Why should I mourn
The vanished power of the usual reign?

Because I do not hope to know again
The infirm glory of the positive hour…(“Ash Wednesday,” T.S. Eliot)


Was your aanchal redder, when you reached the cafe
To meet him? Did you draw those storm clouds
Again for him, on tissue papers?
And, were they ashen like the ones
That rain by mistake when it is about to be spring?
Did it rain, and did you take shelter
In an abandoned dargaah, or an abandoned railway station?
Did your veins…your veins throb with his endless conversation,
Between his choice of coffee or tea
To feed your feline satiety?
Did you sully your fingers before his eyes
With ink, or did your collarbones stiffen? Was your neck
Nervous with expectation? Did you walk a surreal walk,
Did he press your arm inside a storm of the afternoon’s dust?
How long did it last? Or could it have been
An abandoned railway compartment? When you came out with him,
Were the tracks glistening, with rain?
Have you ever heard someone whistling in the rain?
It seems such a distant time today
When you imagined how the mannequins had arrived
In a goods train, from a faraway battle-struck desert
Perhaps from the tracks leading from Gaza
How you spoke of the fear of separation
In forty hours of temptation
Or some dying lover left to pray
Today it is Ash Wednesday
And, although the chances of god
Coming true are still very slim
It is just as well you told me
That you had met with him.

I have fasted from a salt-water jar, kept in the sunlight
Which pours occasionally from this high rise window
Have you been fasting with him all night,
In a kind of fasting which feeds on the body
In a kind of bodily narcissism
A kind of narcissistic hunger
And a kind, of hungry vacuum of the stones from an oasis
When meeting of flesh and flesh is a kind of forbidden poeisis
For a fasting poet, meant to be observing the rituals of lent
Talking to myself too much, in too much of a whispering
Or too much like a young widow laments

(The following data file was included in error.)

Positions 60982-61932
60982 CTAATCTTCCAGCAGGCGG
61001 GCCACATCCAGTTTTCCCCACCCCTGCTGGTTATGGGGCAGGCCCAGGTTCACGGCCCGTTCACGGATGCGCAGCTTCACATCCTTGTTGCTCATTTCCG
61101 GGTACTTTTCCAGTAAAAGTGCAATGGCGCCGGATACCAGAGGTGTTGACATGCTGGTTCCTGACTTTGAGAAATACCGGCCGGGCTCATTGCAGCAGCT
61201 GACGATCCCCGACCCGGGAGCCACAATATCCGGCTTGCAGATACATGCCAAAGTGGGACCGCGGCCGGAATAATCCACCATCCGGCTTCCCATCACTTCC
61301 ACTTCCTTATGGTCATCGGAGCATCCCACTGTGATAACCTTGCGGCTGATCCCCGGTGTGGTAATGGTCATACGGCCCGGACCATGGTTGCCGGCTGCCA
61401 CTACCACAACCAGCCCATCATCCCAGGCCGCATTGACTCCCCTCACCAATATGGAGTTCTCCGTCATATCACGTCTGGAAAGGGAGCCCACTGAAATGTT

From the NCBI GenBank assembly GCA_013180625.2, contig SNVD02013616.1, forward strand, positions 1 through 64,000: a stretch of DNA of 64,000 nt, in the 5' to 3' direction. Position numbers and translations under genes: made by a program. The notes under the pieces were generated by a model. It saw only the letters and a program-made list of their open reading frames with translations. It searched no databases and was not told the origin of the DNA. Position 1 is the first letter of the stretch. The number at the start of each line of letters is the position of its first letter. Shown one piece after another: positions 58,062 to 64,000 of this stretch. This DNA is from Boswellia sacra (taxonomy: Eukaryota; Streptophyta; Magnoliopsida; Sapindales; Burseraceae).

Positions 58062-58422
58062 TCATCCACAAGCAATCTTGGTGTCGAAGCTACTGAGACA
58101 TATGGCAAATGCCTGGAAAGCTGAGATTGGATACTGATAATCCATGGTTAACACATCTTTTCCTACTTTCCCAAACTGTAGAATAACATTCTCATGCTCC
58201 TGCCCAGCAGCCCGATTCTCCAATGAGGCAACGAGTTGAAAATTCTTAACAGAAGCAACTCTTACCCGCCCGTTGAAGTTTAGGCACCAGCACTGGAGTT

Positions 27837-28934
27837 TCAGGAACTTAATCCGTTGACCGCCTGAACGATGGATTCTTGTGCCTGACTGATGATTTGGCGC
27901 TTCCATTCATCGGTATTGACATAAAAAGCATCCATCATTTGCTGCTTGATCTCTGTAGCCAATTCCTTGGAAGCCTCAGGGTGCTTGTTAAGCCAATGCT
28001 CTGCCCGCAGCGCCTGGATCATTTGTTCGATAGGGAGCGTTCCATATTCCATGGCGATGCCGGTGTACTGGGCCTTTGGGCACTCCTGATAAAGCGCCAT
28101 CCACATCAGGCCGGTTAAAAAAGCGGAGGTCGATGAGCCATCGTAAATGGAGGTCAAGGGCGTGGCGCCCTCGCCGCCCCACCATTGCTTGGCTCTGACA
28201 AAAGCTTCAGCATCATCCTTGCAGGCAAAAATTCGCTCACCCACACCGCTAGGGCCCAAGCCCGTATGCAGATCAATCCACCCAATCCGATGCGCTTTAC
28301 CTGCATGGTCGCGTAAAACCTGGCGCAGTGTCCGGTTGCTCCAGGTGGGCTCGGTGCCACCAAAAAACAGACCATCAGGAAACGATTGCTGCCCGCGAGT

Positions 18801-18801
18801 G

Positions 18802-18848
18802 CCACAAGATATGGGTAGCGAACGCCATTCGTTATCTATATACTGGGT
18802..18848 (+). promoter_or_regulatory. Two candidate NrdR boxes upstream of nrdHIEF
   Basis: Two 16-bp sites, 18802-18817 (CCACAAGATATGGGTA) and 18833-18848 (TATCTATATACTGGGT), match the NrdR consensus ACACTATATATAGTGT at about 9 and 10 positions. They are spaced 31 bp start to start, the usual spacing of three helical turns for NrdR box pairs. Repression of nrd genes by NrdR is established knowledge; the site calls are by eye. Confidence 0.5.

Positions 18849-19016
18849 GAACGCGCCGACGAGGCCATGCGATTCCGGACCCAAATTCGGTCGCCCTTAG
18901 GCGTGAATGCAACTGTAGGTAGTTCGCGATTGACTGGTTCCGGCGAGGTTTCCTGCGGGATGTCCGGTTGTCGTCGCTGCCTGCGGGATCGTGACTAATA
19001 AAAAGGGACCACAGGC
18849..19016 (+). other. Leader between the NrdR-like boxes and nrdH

The curious neighbours come to me and discuss matters of faith
Like old virgins meditating about the rising prices of grain
But my will to talk has been surreptitiously slain
All I think of now, all I imagine
Is to be looking down the banister
Courting a face below that does not look back at me
But throws its arms around another with such levity
The unheard, unspoken, unrelenting words
You spoke to him shall echo in my ears
Shall flatten my ear drums and maim my speech
Like the wheels of the rail flatten a piece of metal
And magnetize all of it. Like a magnet I keep clinging
I keep ringing of those words,
You spoke to each other in that café
Or fearing whether he scraped your aanchal, or scraped the pores of your skin
And, although the chances of god
Coming true are still very slim
It is just as well you told me
That you had met with him.


Arup K Chatterjee

Arup K Chatterjee

Arup K Chatterjee is a recipient of the Charles Wallace fellowship, 2014-15, to UK. He received his PhD from the Center for English Studies, Jawaharlal Nehru University. He is the author of The Purveyors of Destiny: A Cultural Biography of the Indian Railways (Bloomsbury, 2017), apart from numerous other prose or poetic works and opinion articles published worldwide. He is Assistant Professor of English at the Jindal Global Law School, O.P. Jindal Global University, and the founding chief-editor of Coldnoon.